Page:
Bishop urges Manila parishes to open ‘community pantries’

April 20, 2021 - 12:27 PM
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Residents take packs of rice and other goods from a community pantry set up outside the San Roque Cathedral in Caloocan City on April 19, 2021. (Kalookan Diocese/Released)

Manila’s Catholic bishop has encouraged the parishes to set up their own “community pantries” as another initiative to reach out to those in need amid the COVID-19 pandemic.

Bishop Broderick Pabillo, Manila Archdiocese administrator, said the initiative is a “very good way of spreading generosity and ‘bayanihan’ among us”.

“I encourage the priests, parishes and the BECs (Basic Ecclesial Communities) to join this initiative,” Pabillo said over Radio Veritas on Monday.

Inspired by the first community pantry in Quezon City’s Maginwaha Street, the street pantries made their way to other communities not just in Metro Manila but also in other provinces.

Community pantries allow people to donate for those in need who can choose what items such as food and other essential goods that they want to take home.

“We commend the initiative of the community pantry because it shows cooperation,” Pabillo said.

READ: Bayanihan in action: Filipinos replicate Maginhawa community pantry to help pandemic-hit residents

In Kalookan diocese, a pantry of basic goods has been opened at the San Roque Cathedral on Sunday as Bishop Pablo Virgilio David asked other parishes to do the same.

Caritas Philippines, the Church’s social action arm, said the spread of street pantries showed that kindness and compassion never stop even “at a time when poverty is most visible”.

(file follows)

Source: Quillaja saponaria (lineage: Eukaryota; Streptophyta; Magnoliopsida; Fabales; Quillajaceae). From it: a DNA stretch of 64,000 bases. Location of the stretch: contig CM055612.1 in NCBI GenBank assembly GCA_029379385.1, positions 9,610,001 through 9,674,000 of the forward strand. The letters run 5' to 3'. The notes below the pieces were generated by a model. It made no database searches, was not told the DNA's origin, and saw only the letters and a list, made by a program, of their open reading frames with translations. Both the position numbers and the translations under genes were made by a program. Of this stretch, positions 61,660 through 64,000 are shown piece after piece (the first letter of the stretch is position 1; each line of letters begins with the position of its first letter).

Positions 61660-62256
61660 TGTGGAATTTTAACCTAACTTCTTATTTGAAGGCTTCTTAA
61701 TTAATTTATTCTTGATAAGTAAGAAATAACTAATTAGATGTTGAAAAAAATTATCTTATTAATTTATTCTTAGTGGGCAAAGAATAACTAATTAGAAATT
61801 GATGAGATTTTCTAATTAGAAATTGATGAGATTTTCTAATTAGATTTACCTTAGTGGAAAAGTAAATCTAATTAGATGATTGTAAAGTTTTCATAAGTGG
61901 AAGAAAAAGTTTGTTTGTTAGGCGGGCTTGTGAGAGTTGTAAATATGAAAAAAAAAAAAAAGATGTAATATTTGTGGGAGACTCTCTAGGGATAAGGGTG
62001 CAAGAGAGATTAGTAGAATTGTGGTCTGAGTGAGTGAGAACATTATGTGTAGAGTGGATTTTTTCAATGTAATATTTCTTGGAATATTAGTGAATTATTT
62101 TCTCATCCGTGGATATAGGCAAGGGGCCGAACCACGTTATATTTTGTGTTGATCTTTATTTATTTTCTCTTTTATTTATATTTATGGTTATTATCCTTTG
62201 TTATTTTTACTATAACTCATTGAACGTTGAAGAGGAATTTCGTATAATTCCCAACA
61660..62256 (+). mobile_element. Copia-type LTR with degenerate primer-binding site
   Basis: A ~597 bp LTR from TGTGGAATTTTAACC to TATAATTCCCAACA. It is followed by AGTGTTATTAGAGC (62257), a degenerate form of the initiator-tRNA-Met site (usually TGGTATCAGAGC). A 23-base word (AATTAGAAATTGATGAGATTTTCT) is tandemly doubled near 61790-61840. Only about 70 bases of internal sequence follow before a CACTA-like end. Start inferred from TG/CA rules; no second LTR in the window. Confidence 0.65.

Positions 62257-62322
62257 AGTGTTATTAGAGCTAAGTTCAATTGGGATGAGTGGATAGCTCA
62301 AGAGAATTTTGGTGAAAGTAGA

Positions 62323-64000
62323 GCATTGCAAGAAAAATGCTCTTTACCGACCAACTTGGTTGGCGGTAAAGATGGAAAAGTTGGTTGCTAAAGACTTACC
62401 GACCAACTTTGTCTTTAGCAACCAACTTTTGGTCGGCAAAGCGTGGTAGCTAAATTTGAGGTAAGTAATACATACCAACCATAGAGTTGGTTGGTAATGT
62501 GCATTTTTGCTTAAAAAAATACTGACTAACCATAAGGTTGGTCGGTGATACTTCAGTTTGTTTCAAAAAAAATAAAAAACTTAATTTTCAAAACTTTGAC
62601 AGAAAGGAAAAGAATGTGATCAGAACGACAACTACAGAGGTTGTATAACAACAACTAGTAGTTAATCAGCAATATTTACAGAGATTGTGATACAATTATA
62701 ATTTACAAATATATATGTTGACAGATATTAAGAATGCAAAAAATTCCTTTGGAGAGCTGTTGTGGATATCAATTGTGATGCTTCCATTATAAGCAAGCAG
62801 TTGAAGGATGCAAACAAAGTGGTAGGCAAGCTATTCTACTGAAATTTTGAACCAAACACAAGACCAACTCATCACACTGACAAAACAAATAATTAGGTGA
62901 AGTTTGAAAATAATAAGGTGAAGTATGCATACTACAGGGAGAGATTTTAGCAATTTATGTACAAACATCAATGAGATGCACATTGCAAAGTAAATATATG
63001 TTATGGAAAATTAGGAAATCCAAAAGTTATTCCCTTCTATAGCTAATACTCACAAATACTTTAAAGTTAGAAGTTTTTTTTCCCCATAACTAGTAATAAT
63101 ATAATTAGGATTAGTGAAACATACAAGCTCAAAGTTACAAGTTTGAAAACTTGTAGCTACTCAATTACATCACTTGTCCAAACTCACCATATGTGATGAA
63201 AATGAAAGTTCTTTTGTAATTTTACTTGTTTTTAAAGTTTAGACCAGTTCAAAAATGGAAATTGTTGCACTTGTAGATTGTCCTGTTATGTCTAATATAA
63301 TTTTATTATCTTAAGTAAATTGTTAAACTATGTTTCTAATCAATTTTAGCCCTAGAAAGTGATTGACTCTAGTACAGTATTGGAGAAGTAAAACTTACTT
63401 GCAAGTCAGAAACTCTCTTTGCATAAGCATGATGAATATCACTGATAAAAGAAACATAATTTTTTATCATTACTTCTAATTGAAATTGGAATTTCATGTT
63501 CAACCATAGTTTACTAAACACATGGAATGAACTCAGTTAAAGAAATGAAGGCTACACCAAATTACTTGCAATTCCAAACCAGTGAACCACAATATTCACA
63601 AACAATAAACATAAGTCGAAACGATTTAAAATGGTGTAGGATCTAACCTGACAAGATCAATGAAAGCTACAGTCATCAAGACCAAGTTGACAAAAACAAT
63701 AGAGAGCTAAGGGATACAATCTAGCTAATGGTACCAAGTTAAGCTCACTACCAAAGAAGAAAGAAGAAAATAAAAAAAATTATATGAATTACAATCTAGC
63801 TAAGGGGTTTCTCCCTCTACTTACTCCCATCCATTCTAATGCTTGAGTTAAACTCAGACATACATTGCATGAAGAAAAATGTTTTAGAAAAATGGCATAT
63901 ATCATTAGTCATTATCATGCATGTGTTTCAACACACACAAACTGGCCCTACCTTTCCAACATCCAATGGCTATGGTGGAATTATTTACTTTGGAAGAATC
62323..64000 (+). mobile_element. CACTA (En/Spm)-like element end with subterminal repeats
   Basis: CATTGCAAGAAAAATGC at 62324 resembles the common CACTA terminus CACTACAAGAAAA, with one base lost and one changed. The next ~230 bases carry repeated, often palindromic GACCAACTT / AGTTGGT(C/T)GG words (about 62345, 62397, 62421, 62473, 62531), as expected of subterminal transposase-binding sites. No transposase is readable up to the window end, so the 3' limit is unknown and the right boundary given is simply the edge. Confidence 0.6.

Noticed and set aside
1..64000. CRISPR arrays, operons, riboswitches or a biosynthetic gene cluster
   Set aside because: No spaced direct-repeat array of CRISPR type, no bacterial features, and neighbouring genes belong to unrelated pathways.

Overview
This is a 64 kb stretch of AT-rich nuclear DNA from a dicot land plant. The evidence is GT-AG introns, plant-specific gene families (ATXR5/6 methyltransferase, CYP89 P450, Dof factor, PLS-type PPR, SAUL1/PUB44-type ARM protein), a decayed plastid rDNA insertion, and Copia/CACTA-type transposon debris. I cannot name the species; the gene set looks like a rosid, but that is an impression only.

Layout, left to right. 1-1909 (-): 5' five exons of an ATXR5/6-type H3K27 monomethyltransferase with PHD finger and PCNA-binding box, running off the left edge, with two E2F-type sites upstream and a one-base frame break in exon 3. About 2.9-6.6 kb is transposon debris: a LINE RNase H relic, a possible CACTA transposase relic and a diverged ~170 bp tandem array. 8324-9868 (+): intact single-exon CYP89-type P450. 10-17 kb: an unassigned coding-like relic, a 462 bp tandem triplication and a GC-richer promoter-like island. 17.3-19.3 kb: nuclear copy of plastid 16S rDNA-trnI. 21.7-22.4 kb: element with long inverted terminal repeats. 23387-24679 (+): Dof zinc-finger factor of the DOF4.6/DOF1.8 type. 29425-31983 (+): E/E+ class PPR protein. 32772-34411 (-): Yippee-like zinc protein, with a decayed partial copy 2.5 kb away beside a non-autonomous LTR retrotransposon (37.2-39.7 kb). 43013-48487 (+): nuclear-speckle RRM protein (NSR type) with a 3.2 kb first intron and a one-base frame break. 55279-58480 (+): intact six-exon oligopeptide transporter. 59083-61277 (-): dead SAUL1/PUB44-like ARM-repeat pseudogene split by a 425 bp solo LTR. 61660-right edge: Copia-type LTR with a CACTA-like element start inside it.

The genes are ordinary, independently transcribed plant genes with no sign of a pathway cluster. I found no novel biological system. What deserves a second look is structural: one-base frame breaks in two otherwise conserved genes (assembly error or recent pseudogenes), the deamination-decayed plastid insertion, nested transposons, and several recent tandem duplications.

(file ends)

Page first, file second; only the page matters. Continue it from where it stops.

“[It] is one of the most Christian responses at a time when self-preservation, and addiction to power are very eminent,” said Bishop Jose Colin Bagaforo, Caritas’ national director.

“With the pandemic, it is expected that the number has increased exponentially. Thus the need for a concerted localized effort to respond to the problem,” he said.

In April 2020, the church agency also set up a similar project known as “Caritas Kindness Stations” in different dioceses.

According to Fr. Tony Labiao, Caritas’ executive secretary, the initiative aimed to advocate a community-based replicable localized response that empowers community members to “take what you need, spare some for others, and give what you can”.

Until today, the Caritas Kindness Station continues to exist in more than 15 provinces across the country, which is also being tied up with the diocesan programs on food security.

“We are able to connect the Caritas Kindness Stations with our parish social action center-based vegetable gardens, which in turn promoted household-based food security initiatives,” Labiao said.

Bagaforo said initiatives like the community pantries and kindness stations are manifestations of “what we can do to augment the resources of the government to help the most in need families affected by the pandemic”.

“As a people, we are powerful. Hence, we continue to call on all individuals, families and communities to establish these kindness stations or whatever you want to call it,” he added.

“The important thing is, as a Christian nation, we collectively look and reach out for our neighbors. At Caritas Philippines, we call it ‘Alay Kapwa’,” the prelate also said.